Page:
Saturday, February 24 , 2018, 1:16 am | Fair 37º

 
 
 
 

Local News

Ray Ford: Thomas Fire Pushes Along Mountain Crest Above Carpinteria Valley on Sunday

An on-the-ground investigation of Thomas Fire burn areas on Sunday indicates that wind direction will be big factor in Monday's firefight

Smoke from the Thomas Fire darkens the skies in southern Santa Barbara County on Sunday. Click to view larger
Smoke from the Thomas Fire darkens the skies in southern Santa Barbara County on Sunday.  (Ray Ford / Noozhawk photo)

Sunday morning it appeared all hell was breaking loose in the Rincon and Gobernador canyon areas.

The night before the fire line had been miles away burning the upper part of Matilija Canyon north of the Santa Ynez Mountains and advancing south into western Ojai above Lake Casitas.

My report in then was that the fire might be in Ojai the next morning but as I headed home I second guessed that idea.

“It’s way too far away to get there tonight,” I thought as cruised along Highway 150.

But I was way wrong. At the same time I was passing the county line near Rincon Creek, Santa Barbara County Fire Battalion Chief Rob Hazard was sitting on top of Murrietta Divide, also on the county line but 5 air miles north of me.

He was intently watching the advance of the fire front up the head of Matilija Canyon directly towards his position.

“It hit the hillside directly below Old Man Mountain first,” he told me, “then it came right up the Matilija. The wind was pushing the fire pretty hard.”

One of Hazard’s duties that night was to assess the condition of the caretaker’s home at the base of Jameson Reservoir, which appeared that it might be spared given its location directly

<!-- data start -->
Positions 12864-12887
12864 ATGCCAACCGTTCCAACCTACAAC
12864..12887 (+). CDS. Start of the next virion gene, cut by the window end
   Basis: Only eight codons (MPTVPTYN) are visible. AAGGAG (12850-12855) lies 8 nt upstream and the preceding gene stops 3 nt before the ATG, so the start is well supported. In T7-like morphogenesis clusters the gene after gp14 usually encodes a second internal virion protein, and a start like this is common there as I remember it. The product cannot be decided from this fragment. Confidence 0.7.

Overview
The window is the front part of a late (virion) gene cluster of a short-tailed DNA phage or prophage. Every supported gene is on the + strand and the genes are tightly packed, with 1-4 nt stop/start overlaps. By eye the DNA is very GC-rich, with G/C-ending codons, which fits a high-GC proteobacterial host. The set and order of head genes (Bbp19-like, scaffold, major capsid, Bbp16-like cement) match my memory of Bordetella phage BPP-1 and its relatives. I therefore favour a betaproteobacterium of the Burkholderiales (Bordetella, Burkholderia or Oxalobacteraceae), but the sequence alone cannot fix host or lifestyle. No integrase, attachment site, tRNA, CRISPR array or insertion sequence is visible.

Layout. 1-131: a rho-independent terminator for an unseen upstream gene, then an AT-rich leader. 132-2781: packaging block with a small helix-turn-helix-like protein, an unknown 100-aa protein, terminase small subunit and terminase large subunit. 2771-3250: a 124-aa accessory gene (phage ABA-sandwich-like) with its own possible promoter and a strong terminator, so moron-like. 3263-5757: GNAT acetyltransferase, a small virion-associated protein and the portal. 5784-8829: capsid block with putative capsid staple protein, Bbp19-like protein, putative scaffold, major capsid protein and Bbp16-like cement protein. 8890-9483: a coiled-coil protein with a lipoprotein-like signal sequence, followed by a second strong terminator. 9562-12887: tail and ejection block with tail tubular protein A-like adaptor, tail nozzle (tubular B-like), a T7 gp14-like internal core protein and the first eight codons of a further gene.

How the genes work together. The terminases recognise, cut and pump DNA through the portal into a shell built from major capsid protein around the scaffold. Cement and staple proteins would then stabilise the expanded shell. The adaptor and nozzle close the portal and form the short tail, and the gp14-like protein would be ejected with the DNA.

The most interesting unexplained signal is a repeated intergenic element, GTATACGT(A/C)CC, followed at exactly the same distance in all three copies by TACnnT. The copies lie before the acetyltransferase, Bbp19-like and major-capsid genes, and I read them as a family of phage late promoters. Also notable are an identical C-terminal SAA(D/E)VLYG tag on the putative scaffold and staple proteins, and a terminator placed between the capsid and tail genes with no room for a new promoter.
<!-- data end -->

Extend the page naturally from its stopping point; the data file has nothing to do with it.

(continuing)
below the dam.

A view of the Thomas Fire from Cate School on Sunday, looking toward the soccer fields from the upper buildings. The campus was evacuated and undamaged as of Sunday afternoon. Click to view larger
A view of the Thomas Fire from Cate School on Sunday, looking toward the soccer fields from the upper buildings. The campus was evacuated and undamaged as of Sunday afternoon.  (Ray Ford / Noozhawk photo)

What he could also see were the flames advancing upslope to the south towards Divide Peak, which is directly above the eastern part of Carpinteria. It was clear that if the wind continued to blow towards the crest that it would be on its way down into Rincon and Gobernador canyons by midnight.

Not too long after midnight, the flames began to work their way across the mountain crest, creating havoc for thousands of South Coast residents when the front moved through the area
where the power lines cross to the north side of the mountains. Within an hour, a wide line of fire began to move down into eastern Carpinteria and Highway 150 east of the county line.

By the time I reached the intersection of Highways 150 and 192, dozens of engine crews lined 150 and were spread out throughout the Gobernador Canyon area, dousing flames as they
reached a number of the homes and sitting tight near others should the fire reach them.

I headed up to Cate School and from there could get a better perspective of the fire. A huge thunderhead was building at the mouth of Carpinteria Creek — and from below it appeared the
fire was actually right next to Highway 192.

But from the top of Cate School, it was clear the fire was still further up Steer Creek, the drainage immediately east of Carpinteria Creek and right below me. The closest flames were located on a small outcropping knows as Snowball Mountain, well above Highway 192 but intense enough to create the massive cloud of smoke.

North of the crest

Along with this part of the fire line that was threatening the eastern part of Carpinteria, on the north side, after the fire crested the top of Matilija Canyon, heavy winds continued to push it
west, down towards Jameson Reservoir.

A helicopter picks up water at a reservoir in the foothills above Carpinteria on Sunday. Click to view larger
A helicopter picks up water at a reservoir in the foothills above Carpinteria on Sunday. (Ray Ford / Noozhawk photo)